Coping With the Alternate Realities of Dementia Patients: Part II

  • I'd like to revisit my post titled "Coping With the Alternate Realities of Dementia Patients," because I received an intense comment from Richard Taylor, author of the exceptional book "Alzheimer's From the Inside Out." Richard Taylor is an educated, intelligent man who is suffering from Alzheimer's Disease. In his book, which I reviewed for OurAlzheimer's, he chronicled his disease in matter-of-fact, yet moving, prose.


    Taylor's chapter titles tell his story:

    "I Can Read!" "I Can't,"

    "My Shirt Is Broken,"

    "Am I My Brain? Or Is My Brain Me?"

    "Whose Fault Is It That I Don't Understand You?"

    "Am I To Be My Spouse's Son?"

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    Who am I to argue with such a man? I am in awe of him and the way he's chosen to ground himself and help others understand what it's like going through the degenerative process that is Alzheimer's disease.


    Because not all readers see the comments made on the SharePosts, I've put Taylor's comments below. I don't want to misrepresent what he is saying by paraphrasing:


    "Please don't be so quick to join forces with my disease

    Richard Taylor

    Friday, September 7, 2007 at 12:14 AM

    As a person in the early stage of dementia I am frightened by advice that encourages caregivers to "validate" the hallucinations of people with dementia. Surely there is some obligation to help me stay in the here and now for those who are anchored in the here and now. Especially on the part of staff and professionals. Family members do me no favors when they completely abandon their knowledge of today in favor of "playing" with me.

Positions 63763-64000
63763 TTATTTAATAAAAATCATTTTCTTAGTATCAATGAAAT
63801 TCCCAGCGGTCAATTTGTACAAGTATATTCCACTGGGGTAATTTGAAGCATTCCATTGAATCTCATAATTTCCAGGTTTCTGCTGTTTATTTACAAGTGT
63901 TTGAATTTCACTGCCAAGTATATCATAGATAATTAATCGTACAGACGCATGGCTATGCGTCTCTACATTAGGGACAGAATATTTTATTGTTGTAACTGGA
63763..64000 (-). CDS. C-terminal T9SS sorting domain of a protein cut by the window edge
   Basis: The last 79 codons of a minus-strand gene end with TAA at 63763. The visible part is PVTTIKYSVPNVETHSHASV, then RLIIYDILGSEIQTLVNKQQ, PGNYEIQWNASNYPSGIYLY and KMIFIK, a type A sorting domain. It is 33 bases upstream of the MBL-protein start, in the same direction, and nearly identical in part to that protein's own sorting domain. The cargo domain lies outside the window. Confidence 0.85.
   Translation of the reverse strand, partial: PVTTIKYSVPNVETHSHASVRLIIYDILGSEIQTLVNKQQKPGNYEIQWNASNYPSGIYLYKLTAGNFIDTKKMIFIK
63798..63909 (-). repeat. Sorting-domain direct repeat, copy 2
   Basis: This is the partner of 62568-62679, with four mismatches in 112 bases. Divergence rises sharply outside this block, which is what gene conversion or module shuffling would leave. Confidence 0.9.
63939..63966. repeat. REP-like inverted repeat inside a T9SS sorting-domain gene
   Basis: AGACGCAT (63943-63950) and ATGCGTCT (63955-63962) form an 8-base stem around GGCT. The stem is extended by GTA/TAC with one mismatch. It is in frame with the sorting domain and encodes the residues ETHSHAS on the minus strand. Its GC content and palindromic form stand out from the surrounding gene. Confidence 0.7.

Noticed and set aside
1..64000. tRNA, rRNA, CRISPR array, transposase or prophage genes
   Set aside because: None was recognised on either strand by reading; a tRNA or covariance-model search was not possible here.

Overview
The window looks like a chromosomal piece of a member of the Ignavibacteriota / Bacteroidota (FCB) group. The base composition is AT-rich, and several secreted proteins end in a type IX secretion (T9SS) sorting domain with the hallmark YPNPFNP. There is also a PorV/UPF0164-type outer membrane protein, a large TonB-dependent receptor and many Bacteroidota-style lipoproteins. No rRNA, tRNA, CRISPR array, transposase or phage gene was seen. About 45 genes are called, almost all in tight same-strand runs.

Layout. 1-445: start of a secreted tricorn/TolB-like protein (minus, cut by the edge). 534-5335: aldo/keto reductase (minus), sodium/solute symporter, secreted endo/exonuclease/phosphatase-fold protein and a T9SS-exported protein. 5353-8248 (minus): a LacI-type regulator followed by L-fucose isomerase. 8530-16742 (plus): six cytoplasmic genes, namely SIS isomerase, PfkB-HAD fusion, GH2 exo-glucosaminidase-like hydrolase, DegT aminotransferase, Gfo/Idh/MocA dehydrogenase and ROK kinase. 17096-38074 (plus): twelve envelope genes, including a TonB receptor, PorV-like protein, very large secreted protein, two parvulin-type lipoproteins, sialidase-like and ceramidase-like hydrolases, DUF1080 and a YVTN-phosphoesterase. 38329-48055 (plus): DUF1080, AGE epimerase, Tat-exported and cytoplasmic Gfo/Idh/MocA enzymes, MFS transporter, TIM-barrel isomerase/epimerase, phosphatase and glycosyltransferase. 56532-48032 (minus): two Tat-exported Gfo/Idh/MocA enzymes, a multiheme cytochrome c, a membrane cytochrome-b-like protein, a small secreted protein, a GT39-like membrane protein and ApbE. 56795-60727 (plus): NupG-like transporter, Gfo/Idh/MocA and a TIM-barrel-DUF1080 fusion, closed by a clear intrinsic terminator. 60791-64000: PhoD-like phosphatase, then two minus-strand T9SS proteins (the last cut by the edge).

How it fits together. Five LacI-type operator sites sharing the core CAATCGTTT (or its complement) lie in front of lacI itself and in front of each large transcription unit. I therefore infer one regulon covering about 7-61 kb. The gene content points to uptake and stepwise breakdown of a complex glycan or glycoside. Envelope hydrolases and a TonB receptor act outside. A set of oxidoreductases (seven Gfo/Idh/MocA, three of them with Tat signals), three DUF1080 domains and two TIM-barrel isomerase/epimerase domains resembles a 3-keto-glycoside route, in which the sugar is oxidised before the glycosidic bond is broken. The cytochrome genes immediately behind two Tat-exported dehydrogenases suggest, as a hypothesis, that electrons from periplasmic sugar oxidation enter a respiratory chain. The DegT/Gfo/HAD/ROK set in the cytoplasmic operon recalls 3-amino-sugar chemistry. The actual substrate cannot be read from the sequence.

I too live in the here and now, a here and now I don't quite understand or appreciate in the way others do, but one which serves me in many ways. Please at least offer me reality before you jump into my disease with me. You don't have to argue with me about who is and is not right. We can agree to disagree, but shouldn't you at least try to help be all I am able to be for as long as I am able to be it. Don't you risk hastening the moment I lose complete touch with reality when you validate the parts of me which aren't real, but are real to me? What about my moments of lucidity? What happens to them? How do I figure them out when you are promoting another world. Don't be so quick with your validation. Please."


    What Taylor's response does for me is remind me how each of us is an individual and we hope our families will know us well enough to give us the kind of care we need. Taylor has made it plain to his family (and us) that he doesn't want his caregiver to join him in the new world forming in his brain. He wants them to ground him in the here and now.


    In "Alzheimer's From the Inside Out," Taylor eloquently let's caregiver's know that they aren't him and don't know what he wants. He also takes a stab at understanding that caregivers are doing their best to "guess" what he wants. He knows that there will never truly be understanding between the two.